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Bill Takes Aim at Discrimination in the Name of Faith

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The Do No Harm Act would assure that the federal Religious Freedom Restoration Act could not be used to discriminate.

Three congressional Democrats have reintroduced a bill to amend the federal Religious Freedom Restoration Act to assure that it could not be used to justify discrimination.

U.S. Reps. Joseph P. Kennedy III of Massachusetts and Bobby Scott of Virginia, and Sen. Kamala Harris of California, today reintroduced the legislation, first put forth in 2017.

The act "would clarify that no one can seek religious exemption from laws guaranteeing fundamental civil and legal rights," according to a press release from Kennedy's office. It was originally introduced in response to the Supreme Court's Burwell v. Hobby Lobby Stores decision, which held that under RFRA, for-profit companies could deny employees insurance coverage for certain types of contraception, based on the employer's religious objections. The legislation would assure access to such coverage and also address anti-LGBTQ discrimination -- for example, overturning the Trump administration's recent waiver allowing faith-based child welfare agencies in South Carolina to discriminate against LGBTQ individuals and members of different religions, even if the agencies receive taxpayer funds.

"Specifically, the Do No Harm Act would limit the use of RFRA in cases involving discrimination, child labor and abuse, wages and collective bargaining, access to health care, public accommodations, and social services provided through government contract," the release notes.

"We cannot be equal or free if our government grants select Americans a license to discriminate against their neighbors under the guise of religious freedom," Kennedy said in the release. "By passing the Do No Harm Act, we can reestablish the sacred balance between religious liberty and the personal liberties of those who have too often had their civil rights bargained away. I'm proud to stand with Congressman Scott, Senator Harris, and civil rights activists from around the country as we continue on our march towards a more perfect union."

"The Religious Freedom Restoration Act was originally passed in 1993 as a response to a Supreme Court case which undermined the rights of religious minorities. Unfortunately, in recent years, bad faith interpretations of RFRA has been used to deny health care coverage for employees, claim exemptions to civil rights law, and impede justice in child labor and abuse cases," added Scott, chairman of the House Committee on Education and Labor. "The Do No Harm Act would amend RFRA to clarify that no one can cite religious belief as grounds to undermine Civil Rights Act protections, limit access to health care, and refuse service to minority populations. This bill would restore the original intent of RFRA, and ensure that religious freedom is only used as a shield to protect individuals from discrimination, and not a sword to cut down the rights of others."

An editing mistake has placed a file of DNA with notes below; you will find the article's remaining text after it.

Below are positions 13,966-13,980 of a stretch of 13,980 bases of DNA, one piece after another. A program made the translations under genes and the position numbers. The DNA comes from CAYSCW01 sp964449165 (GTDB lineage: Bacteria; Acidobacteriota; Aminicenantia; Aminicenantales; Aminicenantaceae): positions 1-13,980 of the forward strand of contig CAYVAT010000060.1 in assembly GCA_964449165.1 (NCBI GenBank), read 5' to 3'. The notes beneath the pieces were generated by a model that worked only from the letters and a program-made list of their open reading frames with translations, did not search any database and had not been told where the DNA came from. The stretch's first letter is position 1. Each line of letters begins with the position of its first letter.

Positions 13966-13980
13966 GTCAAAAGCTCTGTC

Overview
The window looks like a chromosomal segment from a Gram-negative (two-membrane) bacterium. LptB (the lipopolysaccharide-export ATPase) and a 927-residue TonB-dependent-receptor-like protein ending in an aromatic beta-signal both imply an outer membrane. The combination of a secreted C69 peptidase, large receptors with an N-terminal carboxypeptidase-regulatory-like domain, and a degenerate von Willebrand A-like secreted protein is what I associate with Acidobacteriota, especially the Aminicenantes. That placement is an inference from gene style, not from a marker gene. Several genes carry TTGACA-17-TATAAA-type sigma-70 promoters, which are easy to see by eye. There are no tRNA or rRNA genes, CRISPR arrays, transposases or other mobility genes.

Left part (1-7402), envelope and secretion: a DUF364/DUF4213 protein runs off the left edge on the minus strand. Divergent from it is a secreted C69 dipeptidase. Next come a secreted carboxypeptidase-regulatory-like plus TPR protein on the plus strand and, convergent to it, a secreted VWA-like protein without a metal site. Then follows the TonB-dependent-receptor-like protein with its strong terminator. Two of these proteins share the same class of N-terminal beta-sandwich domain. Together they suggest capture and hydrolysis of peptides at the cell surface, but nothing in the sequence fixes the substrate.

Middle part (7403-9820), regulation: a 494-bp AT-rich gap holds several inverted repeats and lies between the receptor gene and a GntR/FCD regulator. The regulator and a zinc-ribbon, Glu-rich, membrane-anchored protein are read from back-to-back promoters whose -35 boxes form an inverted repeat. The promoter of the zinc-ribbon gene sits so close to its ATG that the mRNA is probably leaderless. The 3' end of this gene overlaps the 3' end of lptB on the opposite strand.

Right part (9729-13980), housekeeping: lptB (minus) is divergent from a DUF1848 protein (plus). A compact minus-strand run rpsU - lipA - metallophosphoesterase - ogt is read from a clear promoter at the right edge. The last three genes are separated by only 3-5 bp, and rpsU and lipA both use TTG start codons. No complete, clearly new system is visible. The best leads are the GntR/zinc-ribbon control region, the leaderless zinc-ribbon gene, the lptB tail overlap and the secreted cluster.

"The freedom to worship is one of our nation's most fundamental rights," Harris said. "That First Amendment guarantee should never be used to undermine other Americans' civil rights or subject them to discrimination on the basis of race, gender, sexual orientation, or gender identity. I'm proud to reintroduce the Do No Harm Act in the Senate to more comprehensively protect the basic rights of every American."

The legislation has the support of the American Civil Liberties Union, the Human Rights Campaign, Equality California, Americans United for Separation of Church and State, National Center for Transgender Equality, National Gay & Lesbian Chamber of Commerce, National LGBTQ Task Force Action Fund, GLBTQ Legal Advocates & Defenders, GLSEN, Lambda Legal, and numerous other civil rights groups as well as faith organizations.

"Religious freedom is a fundamental American principle, but it isn't a license to harm or discriminate against others," Equality California executive director Rick Zbur said in the release, adding that the Do No Harm Act will prevent religious freedom from being used in this fashion. The bill, said HRC government affairs director David Stacy, "will preserve the core protections of RFRA while clarifying it cannot be used to violate essential nondiscrimination protections, including for the LGBTQ community."

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